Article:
Published in the December 2005 issue of Today’s Hospitalist
Related article: New Medicare rules for billing in 2014
We once again find ourselves at the end of another calendar year, and we once again face more major changes to ICD-9 codes. In all, there are 144 new codes that physicians must now choose from to document their services, and many apply to hospitalists.
Some of these new codes will help you be more specific when documenting common conditions like dehydration, hypoxia, chronic kidney disease, and obesity. There are also many revisions to the language that ICD-9 codes use to describe conditions like insomnia, muscle weakness, and myocardial infarction.
While I’ll point out changes to codes that you need to know about as a hospitalist, there is another even more important change to all ICD-9 codes that affects all physicians. In the past, the Centers for Medicare and Medicaid Services (CMS) gave physicians and coders a few months’ time to get used to new code sets. Changes would be announced in October, but physicians wouldn’t be required to use them until the first of the following year. That gave all of us a window of opportunity to update our systems and educate clinicians about the changes.
Now, however, the CMS has taken away that transitional period and expects all physicians to implement new and revised ICD-9 codes as of Oct. 1, 2005. This means that you should start using all the new codes outlined here immediately.
Here’s a look at new ICD-9 codes and definitions commonly used by hospitalists.
Chronic renal failure
In the past, we used ICD-9 code 585 to refer to chronic renal failure. This all-purpose code encompassed all end-stage renal disease patients, as well as chronic uremia.
With the recent changes, however, we must now use the following codes:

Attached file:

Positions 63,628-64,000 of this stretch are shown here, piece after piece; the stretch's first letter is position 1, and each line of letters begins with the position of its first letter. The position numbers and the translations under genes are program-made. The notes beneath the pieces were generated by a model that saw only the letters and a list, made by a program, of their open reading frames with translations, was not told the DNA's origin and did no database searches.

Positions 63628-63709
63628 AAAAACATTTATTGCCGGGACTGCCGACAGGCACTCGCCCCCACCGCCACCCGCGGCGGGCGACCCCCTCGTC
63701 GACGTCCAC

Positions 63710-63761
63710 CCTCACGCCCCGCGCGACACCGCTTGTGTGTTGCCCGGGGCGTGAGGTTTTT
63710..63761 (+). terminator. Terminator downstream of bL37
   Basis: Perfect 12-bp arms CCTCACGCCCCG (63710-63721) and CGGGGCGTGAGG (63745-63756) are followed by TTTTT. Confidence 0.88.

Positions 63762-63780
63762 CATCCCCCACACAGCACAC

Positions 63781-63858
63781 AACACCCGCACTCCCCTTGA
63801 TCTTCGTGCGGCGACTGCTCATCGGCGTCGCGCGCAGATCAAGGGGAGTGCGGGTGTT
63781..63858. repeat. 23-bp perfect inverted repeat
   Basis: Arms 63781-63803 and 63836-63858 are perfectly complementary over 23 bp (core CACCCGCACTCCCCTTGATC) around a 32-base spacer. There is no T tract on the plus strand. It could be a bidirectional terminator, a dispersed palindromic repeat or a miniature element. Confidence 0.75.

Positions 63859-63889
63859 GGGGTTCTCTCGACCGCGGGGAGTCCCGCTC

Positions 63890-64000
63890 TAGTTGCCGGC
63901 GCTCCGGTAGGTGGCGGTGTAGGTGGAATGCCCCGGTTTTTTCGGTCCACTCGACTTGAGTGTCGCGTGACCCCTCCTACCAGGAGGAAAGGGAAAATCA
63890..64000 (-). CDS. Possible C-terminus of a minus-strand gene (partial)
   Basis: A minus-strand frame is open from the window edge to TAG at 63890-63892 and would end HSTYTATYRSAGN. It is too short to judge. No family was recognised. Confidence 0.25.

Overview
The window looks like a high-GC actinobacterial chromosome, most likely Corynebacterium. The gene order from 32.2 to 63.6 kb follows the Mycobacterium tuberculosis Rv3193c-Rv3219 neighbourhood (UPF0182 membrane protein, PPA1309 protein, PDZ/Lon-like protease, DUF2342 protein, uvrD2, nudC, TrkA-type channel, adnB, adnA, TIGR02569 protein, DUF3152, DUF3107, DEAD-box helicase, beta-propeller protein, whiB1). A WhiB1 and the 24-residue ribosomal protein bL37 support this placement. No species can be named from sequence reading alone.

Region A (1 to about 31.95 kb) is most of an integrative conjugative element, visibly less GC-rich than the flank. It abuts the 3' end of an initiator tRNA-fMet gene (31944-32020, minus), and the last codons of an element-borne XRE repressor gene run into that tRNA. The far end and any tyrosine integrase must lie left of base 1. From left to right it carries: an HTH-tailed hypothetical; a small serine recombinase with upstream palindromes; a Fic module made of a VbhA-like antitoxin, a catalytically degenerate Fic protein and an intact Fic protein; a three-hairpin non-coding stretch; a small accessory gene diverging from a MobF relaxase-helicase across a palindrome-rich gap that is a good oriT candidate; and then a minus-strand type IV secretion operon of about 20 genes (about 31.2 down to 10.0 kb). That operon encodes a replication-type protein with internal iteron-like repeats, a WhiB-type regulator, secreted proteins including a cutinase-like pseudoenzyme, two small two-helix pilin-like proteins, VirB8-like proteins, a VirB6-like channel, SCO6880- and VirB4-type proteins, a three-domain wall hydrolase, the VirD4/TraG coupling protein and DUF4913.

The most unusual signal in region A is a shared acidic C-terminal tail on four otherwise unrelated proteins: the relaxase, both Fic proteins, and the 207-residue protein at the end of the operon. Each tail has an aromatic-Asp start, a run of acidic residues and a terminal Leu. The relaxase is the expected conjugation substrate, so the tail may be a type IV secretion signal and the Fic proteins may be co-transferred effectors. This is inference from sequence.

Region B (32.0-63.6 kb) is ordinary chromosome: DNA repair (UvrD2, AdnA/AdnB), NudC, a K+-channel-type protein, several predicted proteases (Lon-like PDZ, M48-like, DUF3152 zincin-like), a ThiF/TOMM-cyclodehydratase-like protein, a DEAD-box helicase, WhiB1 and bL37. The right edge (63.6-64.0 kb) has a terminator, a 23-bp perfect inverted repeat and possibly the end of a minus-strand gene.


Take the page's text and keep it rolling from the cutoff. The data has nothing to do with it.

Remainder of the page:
- 585.1: chronic kidney disease; stage I.
- 585.2: chronic kidney disease; stage II.
- 585.3: chronic kidney disease; stage III.
- 585.4: chronic kidney disease; stage IV (severe).
- 585.5: chronic kidney disease; stage V.
- 585.6: end stage renal disease.
- 585.9: chronic kidney disease; unspecified.
Do not simply use the unspecified code as a default. You must document the severity of the kidney disease.
Until now, the ICD-9 code for hypoxia was 799.0. That has changed to the following two new codes, which provide a higher level of specificity:
- 799.01: asphyxia.
- 799.02: hypoxemia.
In 2005, ICD-9 code 276.5 was all that you needed to use to note volume depletion. We now must use the following three codes to provide more detail:
- 276.50: volume depletion, unspecified.
- 276.51: dehydration.
- 276.52: hypovolemia.
Before the current revisions, there were two codes for obesity:
278.00 for unspecified obesity and 278.01 for morbid obesity. There is now a new ICD-9 code “278.02 “to refer to overweight patients.
The 410 family of ICD-9 codes referring to myocardial infarction has a new elaboration in its definition. ICD-9 codes in this group now refer to “ST elevation (STEMI) and non-ST elevation (NSTEMI) myocardial infarction.”
You must still specify the wall in which the MI occurred, and you need to list a fifth digit to note whether the MI was an initial episode of care (xxx.x1), a subsequent episode of care (xxx.x2), or unspecified (xxx.x0).
Here are the revised definitions:
- 410.0: anterolateral wall-ST elevation MI.
- 410.1: other anterior wall-ST elevation MI.
- 410.2: inferolateral wall-ST elevation MI.
- 410.3: inferoposterior wall-ST elevation MI.
- 410.4: other inferior wall-ST elevation MI.
- 410.5: other lateral wall-ST elevation MI.
- 410.6: posterior wall-ST elevation MI.
- 410.7: subendocardial infarction-non-ST elevation MI.
- 410.8: other specified sites-ST elevation MI.
- 410.9: unspecified site.
There have been some minor wording changes to ICD-9 code 780.52. While the description of this code previously referred to “other insomnia,” it now refers to “insomnia, unspecified”.
In describing muscle weakness, ICD-9 code 728.87, be aware that the word “generalized” has been added to the definition. Do not confuse this revised language with the ICD-9 code for overall body weakness and fatigue, which remains 780.79.
With diagnosis coding, it is always recommended to be as specific as possible. It won’t guarantee more reimbursement, but will help expedite the reimbursement by avoiding unnecessary denials.
Tamra McLain is coding manager for HRA Medical Management Inc. in San Diego. E-mail her your documentation and coding questions or send a fax to 619-280-1347. We’ll try to answer your questions in a future issue of Today’s Hospitalist.